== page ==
As expected, Arkansas is a 4-seed in the NCAA Tournament. Less expected, though it was a known possibility, the NCAA is sending Arkansas to a northeastern town in to play Vermont and potentially UConn.
Playing those teams in Buffalo is a bit of a tough break, but not something the Razorbacks should spend any time upset about. After ending the regular season and SEC Tournament on sour notes, Vermont should be Arkansas basketball’s whole focus for the next few days.
Vermont is ranked 52nd in the NET and 59th in KenPom, proving they have played consistently good basketball this season. Beating them on a neutral court would be very close to a Quad 1 win in the regular season (top 50 in NET rankings were Quad 1 on a neutral court). They have three players who shoot over 40% from three and two of those have made more than 60% of their shots inside the arc, so the Arkansas defense that we’ve seen over the last two months will have to travel to Buffalo if the Hogs are going to avoid an upset.
The Catamounts did struggle a bit in their nonconference season, losing four times in November and December, including in their game against Maryland – the only game against a Power 5 opponent on their schedule. Arkansas will be a clear favorite, but no one should take that for granted. It’s the NCAA Tournament. Upsets happen.
As a 4-seed, Arkansas will be likely be favored to advance to the Sweet 16. However, as the SEC Tournament proved, the opponents’ seed doesn’t matter once the ball is tipped. If it felt like the Hogs caught a break when Texas A&M upset top-seeded Auburn, those feelings were quickly dissipated when Arkansas needed 12 minutes of game time just to break single digits.
Razorbacks’ History as a 4-Seed
Arkansas’ history as a 4-seed is mixed.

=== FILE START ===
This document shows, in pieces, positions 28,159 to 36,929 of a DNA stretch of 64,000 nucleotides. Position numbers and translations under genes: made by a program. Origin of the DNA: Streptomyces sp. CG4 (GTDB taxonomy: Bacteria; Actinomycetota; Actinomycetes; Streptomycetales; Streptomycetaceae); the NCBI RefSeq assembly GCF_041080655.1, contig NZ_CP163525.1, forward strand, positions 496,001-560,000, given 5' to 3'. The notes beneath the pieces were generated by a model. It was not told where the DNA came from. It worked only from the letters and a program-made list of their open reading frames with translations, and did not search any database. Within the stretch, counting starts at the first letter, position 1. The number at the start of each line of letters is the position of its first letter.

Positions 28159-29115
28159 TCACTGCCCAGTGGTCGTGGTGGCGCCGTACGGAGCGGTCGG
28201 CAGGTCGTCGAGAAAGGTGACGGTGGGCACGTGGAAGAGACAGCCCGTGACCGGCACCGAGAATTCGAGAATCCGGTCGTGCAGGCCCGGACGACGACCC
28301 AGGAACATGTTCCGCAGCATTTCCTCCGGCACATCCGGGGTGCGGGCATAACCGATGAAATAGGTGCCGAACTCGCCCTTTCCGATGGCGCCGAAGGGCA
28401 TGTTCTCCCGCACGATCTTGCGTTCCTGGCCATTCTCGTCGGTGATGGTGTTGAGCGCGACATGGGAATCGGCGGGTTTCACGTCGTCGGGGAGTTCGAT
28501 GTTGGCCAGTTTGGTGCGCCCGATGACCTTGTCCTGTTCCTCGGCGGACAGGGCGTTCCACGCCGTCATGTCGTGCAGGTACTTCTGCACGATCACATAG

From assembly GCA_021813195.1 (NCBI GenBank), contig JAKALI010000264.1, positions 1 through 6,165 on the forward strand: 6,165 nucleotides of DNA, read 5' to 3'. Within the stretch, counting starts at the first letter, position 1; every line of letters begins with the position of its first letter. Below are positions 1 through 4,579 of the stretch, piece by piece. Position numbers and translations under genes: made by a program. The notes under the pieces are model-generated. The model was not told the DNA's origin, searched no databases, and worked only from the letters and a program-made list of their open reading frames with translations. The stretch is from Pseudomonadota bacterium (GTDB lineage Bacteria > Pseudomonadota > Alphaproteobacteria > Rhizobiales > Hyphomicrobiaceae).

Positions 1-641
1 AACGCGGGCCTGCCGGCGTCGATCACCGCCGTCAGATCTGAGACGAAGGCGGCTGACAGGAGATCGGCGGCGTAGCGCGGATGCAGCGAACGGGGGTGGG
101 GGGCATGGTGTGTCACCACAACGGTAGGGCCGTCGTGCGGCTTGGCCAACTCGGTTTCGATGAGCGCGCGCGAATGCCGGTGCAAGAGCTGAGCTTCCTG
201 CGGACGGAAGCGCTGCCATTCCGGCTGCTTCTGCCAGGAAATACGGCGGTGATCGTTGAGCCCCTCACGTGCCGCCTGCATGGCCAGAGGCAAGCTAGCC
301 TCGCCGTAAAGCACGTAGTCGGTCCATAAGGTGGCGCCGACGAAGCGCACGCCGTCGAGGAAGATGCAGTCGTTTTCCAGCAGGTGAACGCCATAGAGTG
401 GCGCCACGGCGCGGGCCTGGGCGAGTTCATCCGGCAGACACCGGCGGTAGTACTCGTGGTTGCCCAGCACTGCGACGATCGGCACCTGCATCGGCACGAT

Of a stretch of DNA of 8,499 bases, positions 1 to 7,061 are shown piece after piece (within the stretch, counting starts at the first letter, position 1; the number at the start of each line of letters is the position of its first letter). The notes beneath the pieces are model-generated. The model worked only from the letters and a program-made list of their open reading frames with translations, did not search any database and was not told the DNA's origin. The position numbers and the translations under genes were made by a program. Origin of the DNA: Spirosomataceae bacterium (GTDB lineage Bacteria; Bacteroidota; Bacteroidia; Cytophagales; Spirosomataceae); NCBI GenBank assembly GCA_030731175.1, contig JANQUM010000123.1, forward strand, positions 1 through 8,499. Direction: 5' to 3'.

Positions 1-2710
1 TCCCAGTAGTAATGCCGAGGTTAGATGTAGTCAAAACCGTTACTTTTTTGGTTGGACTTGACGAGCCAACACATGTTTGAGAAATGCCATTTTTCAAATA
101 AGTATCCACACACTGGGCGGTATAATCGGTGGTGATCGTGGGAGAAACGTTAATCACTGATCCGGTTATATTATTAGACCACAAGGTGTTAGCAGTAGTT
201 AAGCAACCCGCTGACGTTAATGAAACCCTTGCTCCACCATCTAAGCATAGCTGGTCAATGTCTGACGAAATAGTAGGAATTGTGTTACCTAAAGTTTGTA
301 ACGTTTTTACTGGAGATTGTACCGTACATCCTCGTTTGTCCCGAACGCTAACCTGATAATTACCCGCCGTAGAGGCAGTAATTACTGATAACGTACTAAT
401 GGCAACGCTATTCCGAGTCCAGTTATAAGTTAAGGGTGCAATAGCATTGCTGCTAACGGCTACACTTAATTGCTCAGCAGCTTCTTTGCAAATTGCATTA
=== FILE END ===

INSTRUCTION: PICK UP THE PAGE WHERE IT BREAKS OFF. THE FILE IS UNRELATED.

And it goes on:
Nolan Richardson’s first Final Four team in 1990 was actually a 4-seed (that team caught some amazing breaks on its way to the Final Four – because of some other upsets, they didn’t play a seed higher than 8 until they met Duke to end the season). The Razorbacks made the Sweet 16 in Corliss Williamson and Scotty Thurman’s freshman season in 1993, but fell to eventual champion North Carolina. The Hogs lost in the second round to 5-seed Iowa in 1999, ending the Kareem Reid/Pat Bradley/Derek Hood era.
There isn’t a clear favorite in this year’s NCAA Tournament. There is no undefeated team looking to make history, nor a team as dominant as last year’s Baylor squad that knocked off Arkansas in the Elite Eight on its way to the title. Gonzaga is the overall 1-seed, and they’ve lost three games (two of which were to St. Mary’s and an underachieving Alabama) this season. The same goes for fellow 1-seed Arizona. The other two 1-seed slots have seen teams move around all season in various projections because there have been lots of upsets.
Given that Arkansas is only a 4-seed due to the stretch in December and January before the team had figured out its starting lineup, there should be optimism that the Razorbacks can make a run in this tournament. The Hogs’ resume since implementing that lineup is comparable to a 1 or 2-seed.
While the Hogs have obviously been stellar at Bud Walton Arena over the last two months, it’s their performance away from Fayetteville that offers a better look at what the team is capable of on neutral courts without 20,000 screaming fans pushing them to another level. Arkansas won their preseason tournament in Kansas City back in November and then won five SEC road games. Four of those road wins came with the result never really in doubt. That also doesn’t include Arkansas’ win over 6-seed LSU in Tampa on Friday – a game in which LSU never threatened Arkansas in the second half.